I don’t know anything about being a wife yet, so hopefully that headline didn’t fool you into thinking you’d find advice here. Instead, I wanted to share this essay: The Emotional Weight of Being a Wife. With a week left to go before my wedding, it resonated with me, and I think it will resonate with many women who have been in a heterosexual relationship.
I have spent some time over the past 15 months thinking about what it means to be a wife, and more specifically, what it will mean for me. Ultimately, I don’t think much will change about my identity. This will still be kaitlinugolik.com. My bylines won’t change either. I’ll still let dishes pile up in the sink a little too long and go some days without makeup and talk baby talk to my cat until my husband rolls his eyes (and then joins in). I’ll still be a writer and a perfectionist (although I’m working on that one) and an appreciator of all kinds of birds and cheese and books. The main difference, I predict, will be that I will be all of those things, and also part of a new family. That’s how I see what we’re doing, he and I. We’re creating a new family. It may or may not ever include children, and it will certainly include various types and numbers of animals over the years, but it will be a family, a unit of love and support.
Love and support take work, and while my almost-husband is kind and gracious and pulls his weight in many ways, it didn’t come naturally to him to do emotional family work. I don’t think it comes naturally for a lot of men, for various reasons that I won’t get into now but that essentially boil down to conditioning, in my opinion. So when I read the above piece, it was easy to empathize. So many women see the work that needs to be done and try to point it out to their partners, but something gets lost. And it gets tiring to always be the one to point it out. In one conversation I saw about this piece on Facebook, a woman said she told her partner she wanted to set aside time each week to do relationship work – talk about things that are going well and not so well, ask about each other’s needs and whether they’re being met – and he asked her which of his other relationship-related tasks – cooking, doing dishes, etc. – she would like him to skip in order to have time for this talk.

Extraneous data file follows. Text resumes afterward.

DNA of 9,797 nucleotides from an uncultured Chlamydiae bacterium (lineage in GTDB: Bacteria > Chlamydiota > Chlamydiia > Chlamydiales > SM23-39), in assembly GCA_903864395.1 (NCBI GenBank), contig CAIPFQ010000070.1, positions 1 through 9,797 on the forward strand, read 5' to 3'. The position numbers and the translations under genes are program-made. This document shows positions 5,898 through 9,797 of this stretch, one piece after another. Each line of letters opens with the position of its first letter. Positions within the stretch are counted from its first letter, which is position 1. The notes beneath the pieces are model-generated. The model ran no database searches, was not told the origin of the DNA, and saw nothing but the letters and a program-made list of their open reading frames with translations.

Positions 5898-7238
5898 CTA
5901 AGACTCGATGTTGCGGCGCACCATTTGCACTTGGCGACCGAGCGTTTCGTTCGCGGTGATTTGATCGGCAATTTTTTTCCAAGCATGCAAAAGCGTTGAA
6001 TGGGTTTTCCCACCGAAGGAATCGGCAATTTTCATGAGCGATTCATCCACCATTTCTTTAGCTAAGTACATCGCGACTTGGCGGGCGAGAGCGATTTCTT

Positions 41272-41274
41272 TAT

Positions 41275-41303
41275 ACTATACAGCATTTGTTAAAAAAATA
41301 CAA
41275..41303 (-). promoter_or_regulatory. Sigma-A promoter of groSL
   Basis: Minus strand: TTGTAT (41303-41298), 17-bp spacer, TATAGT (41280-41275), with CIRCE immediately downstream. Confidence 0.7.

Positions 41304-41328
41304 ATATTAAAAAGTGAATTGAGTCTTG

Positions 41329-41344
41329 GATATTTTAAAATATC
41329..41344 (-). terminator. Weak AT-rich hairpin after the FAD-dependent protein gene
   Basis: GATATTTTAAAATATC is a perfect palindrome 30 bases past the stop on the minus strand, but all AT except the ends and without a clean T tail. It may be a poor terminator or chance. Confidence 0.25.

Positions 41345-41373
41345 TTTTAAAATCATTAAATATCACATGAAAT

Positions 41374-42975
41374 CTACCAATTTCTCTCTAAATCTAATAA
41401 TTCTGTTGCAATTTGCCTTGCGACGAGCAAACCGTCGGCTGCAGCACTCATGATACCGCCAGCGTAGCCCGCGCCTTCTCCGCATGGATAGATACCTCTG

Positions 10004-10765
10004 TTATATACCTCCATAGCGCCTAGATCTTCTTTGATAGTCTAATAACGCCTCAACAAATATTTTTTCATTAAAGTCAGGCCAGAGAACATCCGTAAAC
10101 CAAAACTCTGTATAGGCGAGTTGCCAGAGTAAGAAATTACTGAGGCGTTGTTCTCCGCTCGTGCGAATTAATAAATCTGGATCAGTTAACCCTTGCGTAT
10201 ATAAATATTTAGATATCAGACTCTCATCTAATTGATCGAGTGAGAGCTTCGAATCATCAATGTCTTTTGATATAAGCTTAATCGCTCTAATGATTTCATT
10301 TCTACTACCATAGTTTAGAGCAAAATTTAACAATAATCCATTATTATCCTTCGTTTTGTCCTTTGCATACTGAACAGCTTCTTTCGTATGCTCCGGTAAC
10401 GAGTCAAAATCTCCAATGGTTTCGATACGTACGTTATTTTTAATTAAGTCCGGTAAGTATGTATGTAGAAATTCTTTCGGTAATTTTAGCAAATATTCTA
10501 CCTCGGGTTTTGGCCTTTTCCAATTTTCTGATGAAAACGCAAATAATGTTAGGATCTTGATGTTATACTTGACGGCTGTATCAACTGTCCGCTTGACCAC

In a way, this may be an issue of mismatched “love languages.” Some people express and best receive love through acts, some through words, some through physical touch, etc. But there does seem to be a major commonality between many relationships in which women feel like they’re the only ones acknowledging the relationship – the family – as its own living, breathing thing that needs attention. Whatever the reason for that, I’m glad it’s being written about, and I hope it inspires a lot of important conversations and self-advocacy from both wives and husbands. And I’m looking forward to continuing to navigate this whole family thing in an official marriage very soon!